Just a few weeks away from a rare celestial event, Cincinnati Public Schools and several other Tri-State school districts have made the decision to cancel classes on Monday, April 8 in order to ensure the safety of students during the solar eclipse. This decision comes as Ohio prepares to witness a total solar eclipse for the first time since 1806. The eclipse is expected to begin its partial phase at approximately 2 p.m., with the peak darkness occurring around 3 p.m. Normal sunlight conditions are expected to resume by 4 p.m.

Cincinnati Public Schools explained their decision in a release, stating, “This decision reflects our commitment to safety and efficiency, particularly considering the expected transportation delays and the risk to students walking home post-dismissal. The solar eclipse, an event that captivates and educates, is a once-in-a-lifetime experience that we want to ensure our students can witness safely.”

While staff members will be expected to report to work for professional development on April 8, students will have the day off to experience the solar eclipse. The district is not the only one taking precautions for this rare event. Several other school districts in the area have also adjusted their calendars for the day.

Among the districts that have canceled classes or made special arrangements for April 8 are Edgewood City Schools, Fairfield City School District, Forest Hills School District, Indian Hill Exempted Village School District, Loveland City School District, Madeira City Schools, Madison City Schools, Mariemont City Schools, Middletown City School District, Princeton City Schools, Reading Community City School District, Southwest Local School District, St. Bernard-Elmwood Place City Schools, Sycamore Community Schools, Talawanda School District, Three Rivers Local School District, Winton Woods City Schools, and Wyoming City Schools.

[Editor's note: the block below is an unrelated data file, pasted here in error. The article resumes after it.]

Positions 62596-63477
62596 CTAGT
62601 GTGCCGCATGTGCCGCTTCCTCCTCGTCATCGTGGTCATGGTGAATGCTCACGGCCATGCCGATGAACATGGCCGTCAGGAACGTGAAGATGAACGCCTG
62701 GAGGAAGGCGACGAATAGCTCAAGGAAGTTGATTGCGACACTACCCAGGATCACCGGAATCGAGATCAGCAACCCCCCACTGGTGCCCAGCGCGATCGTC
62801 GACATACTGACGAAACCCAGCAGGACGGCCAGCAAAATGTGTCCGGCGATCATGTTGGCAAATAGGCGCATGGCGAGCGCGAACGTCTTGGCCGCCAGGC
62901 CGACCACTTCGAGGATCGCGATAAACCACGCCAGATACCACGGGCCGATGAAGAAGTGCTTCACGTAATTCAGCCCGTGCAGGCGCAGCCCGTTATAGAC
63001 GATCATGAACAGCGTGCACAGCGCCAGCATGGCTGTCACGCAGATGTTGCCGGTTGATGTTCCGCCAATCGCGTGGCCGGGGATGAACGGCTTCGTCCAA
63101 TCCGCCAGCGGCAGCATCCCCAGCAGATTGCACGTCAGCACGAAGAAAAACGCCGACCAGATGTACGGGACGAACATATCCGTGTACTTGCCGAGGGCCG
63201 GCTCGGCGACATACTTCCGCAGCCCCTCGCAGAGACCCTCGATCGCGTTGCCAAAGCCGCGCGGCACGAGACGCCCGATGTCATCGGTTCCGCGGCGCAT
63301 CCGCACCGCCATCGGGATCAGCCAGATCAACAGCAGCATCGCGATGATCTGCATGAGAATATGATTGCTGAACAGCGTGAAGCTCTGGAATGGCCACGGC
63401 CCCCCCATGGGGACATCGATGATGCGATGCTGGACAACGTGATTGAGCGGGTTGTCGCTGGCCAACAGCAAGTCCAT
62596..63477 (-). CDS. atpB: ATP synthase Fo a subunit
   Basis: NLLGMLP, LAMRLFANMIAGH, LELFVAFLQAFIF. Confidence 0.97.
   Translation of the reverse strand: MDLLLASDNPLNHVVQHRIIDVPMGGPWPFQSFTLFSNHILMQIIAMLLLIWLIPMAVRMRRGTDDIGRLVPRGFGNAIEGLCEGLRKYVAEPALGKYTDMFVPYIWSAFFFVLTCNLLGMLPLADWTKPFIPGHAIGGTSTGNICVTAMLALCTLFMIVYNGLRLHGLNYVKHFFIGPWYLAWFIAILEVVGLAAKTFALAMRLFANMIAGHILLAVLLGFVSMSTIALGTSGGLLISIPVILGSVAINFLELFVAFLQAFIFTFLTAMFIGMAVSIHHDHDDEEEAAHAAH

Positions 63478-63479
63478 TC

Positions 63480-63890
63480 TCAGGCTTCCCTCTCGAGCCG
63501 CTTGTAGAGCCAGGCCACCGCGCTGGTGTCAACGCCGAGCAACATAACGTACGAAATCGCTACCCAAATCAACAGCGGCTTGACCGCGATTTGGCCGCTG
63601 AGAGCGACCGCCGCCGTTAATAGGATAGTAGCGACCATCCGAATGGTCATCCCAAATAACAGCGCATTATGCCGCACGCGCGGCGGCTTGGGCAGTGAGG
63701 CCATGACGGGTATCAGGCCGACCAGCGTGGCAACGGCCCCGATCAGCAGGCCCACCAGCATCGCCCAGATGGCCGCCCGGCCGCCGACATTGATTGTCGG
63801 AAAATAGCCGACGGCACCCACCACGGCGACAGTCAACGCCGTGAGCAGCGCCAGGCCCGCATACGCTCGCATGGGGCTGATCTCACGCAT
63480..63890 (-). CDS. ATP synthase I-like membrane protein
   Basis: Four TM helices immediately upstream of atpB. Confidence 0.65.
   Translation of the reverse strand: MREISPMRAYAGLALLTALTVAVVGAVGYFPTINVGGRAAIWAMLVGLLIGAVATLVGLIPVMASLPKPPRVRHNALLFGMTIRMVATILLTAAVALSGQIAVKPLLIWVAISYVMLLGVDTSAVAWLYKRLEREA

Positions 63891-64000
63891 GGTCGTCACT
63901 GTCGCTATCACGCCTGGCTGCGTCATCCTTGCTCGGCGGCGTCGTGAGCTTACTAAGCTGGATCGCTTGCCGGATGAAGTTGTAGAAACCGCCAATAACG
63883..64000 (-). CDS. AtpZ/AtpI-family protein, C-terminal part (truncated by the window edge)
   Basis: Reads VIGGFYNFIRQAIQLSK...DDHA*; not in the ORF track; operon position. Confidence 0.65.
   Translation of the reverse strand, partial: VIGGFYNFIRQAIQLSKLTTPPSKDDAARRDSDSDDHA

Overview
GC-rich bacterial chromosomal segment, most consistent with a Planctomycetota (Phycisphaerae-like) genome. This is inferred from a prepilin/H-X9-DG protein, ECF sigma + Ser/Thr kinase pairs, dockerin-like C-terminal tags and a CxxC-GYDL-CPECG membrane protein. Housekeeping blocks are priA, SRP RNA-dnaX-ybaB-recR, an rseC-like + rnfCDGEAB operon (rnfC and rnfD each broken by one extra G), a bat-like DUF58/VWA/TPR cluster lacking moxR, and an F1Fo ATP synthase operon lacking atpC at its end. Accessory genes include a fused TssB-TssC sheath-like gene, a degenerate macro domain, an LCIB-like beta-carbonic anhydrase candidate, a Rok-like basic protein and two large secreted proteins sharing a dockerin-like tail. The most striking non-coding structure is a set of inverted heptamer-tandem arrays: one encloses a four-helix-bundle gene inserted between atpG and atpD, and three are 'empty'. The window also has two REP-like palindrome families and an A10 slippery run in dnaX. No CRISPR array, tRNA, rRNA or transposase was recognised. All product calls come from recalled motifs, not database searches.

This total solar eclipse is a significant event, as it will be the last one visible from the contiguous U.S. until 2044, according to NASA. The moon’s shadow is expected to engulf 99% of the sun for those in downtown Cincinnati. It is important for schools and communities to take necessary precautions to ensure the safety of individuals during this unique event.

As the solar eclipse approaches, it is important for everyone to be informed and prepared. With the help of these school district closures and adjustments, students and staff members can safely observe this rare phenomenon and make lasting memories of this historic event.


Please enter your comment!
Please enter your name here